It Wasn’t Me – Could Identical Twins Get Away With Murder? | Smart News | Smithsonian
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It Wasn’t Me – Could Identical Twins Get Away With Murder?

Identical twins can actually get away with crimes by blaming one another

smithsonian.com

Whodunnit? Image: Ruth L

Like something out of an episode of “Law and Order,” a woman in New York recently claimed her twin sister was the perpetrator of a recent theft of $206 worth of paraphernalia. They look identical. But certainly we can figure out who really did it. Right? Wrong. Well, at least much of the time.

Identical twins can actually get away with crimes by blaming one another. In 2009, a judge in Malaysia couldn’t figure out which identical twin owned a stash of narcotics. They were both acquitted. In Arizona last year, either Orlando or Brandon Nembhard murdered someone outside a nightclub. The police still don’t know which one did it.

Even identical twins do have certain things that distinguish them. Scars or tattoos can often help the police tell them apart. They have different fingerprints, too, so when a clean set is found on the scene that’s a plus. But without a murder weapon or other places to check for prints, that lifesaver won’t work. And since identical twins come from the same egg, they have identical genes.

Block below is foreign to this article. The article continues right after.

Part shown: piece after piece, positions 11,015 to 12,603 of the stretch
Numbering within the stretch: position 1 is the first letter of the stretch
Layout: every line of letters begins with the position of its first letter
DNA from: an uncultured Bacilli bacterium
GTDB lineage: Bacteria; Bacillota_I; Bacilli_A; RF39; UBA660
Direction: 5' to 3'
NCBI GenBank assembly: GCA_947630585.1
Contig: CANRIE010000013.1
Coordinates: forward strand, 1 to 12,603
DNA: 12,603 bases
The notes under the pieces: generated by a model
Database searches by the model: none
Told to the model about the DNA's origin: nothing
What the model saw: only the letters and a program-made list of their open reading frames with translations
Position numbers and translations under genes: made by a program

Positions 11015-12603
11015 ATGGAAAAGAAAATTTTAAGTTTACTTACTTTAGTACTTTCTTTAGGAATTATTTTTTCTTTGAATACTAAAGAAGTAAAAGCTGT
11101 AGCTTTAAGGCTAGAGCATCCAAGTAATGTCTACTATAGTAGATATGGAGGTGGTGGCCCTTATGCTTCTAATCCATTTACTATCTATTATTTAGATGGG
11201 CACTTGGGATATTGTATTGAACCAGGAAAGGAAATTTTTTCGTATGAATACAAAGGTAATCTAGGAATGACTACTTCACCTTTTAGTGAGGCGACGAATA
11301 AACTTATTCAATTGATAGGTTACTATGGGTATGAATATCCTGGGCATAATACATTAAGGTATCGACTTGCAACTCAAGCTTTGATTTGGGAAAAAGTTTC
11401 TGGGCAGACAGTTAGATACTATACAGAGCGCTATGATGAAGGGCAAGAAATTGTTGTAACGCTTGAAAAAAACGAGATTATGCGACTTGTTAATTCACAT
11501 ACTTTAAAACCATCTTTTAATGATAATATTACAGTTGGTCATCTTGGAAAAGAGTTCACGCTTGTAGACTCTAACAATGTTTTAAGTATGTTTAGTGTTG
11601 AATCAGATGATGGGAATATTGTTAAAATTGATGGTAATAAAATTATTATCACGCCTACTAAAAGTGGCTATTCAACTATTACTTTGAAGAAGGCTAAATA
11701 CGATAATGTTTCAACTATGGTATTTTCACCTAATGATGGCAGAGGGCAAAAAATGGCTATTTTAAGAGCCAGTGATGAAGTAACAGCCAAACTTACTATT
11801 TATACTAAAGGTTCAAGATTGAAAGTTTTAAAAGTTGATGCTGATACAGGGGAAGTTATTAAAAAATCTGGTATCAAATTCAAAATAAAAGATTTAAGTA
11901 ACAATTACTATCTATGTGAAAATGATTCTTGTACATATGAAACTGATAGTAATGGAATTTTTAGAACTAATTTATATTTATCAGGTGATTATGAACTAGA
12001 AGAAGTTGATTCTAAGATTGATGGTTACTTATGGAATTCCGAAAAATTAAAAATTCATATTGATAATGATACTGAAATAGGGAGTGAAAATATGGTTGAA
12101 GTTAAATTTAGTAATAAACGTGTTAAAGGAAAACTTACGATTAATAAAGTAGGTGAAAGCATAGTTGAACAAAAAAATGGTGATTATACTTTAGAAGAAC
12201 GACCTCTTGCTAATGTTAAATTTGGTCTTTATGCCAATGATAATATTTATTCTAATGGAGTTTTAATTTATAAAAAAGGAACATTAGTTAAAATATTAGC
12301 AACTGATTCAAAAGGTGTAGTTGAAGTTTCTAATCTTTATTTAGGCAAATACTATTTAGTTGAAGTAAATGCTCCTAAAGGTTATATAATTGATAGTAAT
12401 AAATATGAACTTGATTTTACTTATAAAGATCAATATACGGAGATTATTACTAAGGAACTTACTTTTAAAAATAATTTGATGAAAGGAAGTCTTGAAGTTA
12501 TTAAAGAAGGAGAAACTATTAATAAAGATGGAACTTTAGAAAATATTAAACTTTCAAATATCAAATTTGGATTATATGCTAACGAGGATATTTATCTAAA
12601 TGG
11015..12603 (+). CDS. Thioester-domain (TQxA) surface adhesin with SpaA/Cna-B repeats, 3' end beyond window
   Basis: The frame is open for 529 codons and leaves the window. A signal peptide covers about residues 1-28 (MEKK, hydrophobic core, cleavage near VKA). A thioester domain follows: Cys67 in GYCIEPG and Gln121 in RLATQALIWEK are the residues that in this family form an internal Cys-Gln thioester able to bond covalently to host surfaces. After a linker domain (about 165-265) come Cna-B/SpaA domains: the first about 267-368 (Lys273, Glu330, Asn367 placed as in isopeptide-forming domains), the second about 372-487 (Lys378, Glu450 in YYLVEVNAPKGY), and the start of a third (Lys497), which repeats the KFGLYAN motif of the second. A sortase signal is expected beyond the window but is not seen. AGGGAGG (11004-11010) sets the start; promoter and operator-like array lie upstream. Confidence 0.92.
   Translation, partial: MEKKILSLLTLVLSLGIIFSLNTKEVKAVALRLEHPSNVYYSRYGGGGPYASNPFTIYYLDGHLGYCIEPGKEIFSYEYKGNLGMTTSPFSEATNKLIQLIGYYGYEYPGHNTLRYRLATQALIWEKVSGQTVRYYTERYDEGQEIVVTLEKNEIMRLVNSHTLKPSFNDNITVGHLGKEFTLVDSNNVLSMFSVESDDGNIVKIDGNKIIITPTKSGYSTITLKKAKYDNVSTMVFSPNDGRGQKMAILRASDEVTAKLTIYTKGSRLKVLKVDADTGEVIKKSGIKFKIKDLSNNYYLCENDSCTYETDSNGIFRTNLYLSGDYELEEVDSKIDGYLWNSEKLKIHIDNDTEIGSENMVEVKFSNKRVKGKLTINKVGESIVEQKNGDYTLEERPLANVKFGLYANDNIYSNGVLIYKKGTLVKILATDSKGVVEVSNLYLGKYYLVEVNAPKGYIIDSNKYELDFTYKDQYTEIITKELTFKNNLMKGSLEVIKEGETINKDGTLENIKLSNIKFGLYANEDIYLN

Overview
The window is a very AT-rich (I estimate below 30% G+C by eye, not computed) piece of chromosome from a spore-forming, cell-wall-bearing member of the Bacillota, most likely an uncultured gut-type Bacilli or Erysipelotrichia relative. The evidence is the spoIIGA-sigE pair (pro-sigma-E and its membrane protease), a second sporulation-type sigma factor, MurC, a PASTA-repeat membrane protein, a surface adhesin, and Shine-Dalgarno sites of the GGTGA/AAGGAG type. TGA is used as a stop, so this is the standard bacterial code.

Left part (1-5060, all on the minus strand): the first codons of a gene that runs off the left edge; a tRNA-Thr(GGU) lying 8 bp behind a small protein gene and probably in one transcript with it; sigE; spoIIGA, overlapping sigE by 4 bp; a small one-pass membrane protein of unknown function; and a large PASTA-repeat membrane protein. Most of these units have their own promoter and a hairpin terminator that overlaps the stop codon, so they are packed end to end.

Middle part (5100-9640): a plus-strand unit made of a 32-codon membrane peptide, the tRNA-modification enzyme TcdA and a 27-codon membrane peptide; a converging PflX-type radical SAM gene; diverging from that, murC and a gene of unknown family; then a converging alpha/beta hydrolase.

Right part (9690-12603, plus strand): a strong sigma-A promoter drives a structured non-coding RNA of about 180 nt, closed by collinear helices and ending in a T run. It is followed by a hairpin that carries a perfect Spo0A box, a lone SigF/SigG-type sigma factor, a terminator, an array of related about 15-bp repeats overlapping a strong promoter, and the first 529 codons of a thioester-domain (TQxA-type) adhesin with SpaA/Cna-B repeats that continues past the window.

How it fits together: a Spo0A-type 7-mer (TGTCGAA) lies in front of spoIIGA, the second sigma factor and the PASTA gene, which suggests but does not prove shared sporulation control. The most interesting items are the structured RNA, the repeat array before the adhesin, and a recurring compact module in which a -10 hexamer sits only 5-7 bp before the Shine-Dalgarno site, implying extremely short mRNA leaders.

Slate reports that science might just be catching up to these two-faced criminals, however. Turns out, the DNA of identical twins isn’t 100 percent identical after all.

A new kind of genetic evidence may come to play a role in these cases. Epigenetics refers to chemical modifications to DNA that may change how genes are expressed. A study released earlier this year showed that the epigenetic profiles of identical twins differ at birth, presumably because of small differences in the twins’ uterine environments. While no prosecutor has yet used epigenetic evidence to distinguish a guilty twin from his innocent sibling, the findings should put would-be criminal twins on notice.

So if you’ve got an identical twin and want to commit a crime, you’d better do it fast before science catches up with you.

 

More from Smithsonian.com:
Twin Science
Meet Michael Pahn: The Fiddle and The Violin are Identical Twins (that Separated at Birth)

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About Rose Eveleth
Rose Eveleth

Rose Eveleth is a writer for Smart News and a producer/designer/ science writer/ animator based in Brooklyn. Her work has appeared in the New York Times, Scientific American, Story Collider, TED-Ed and OnEarth.

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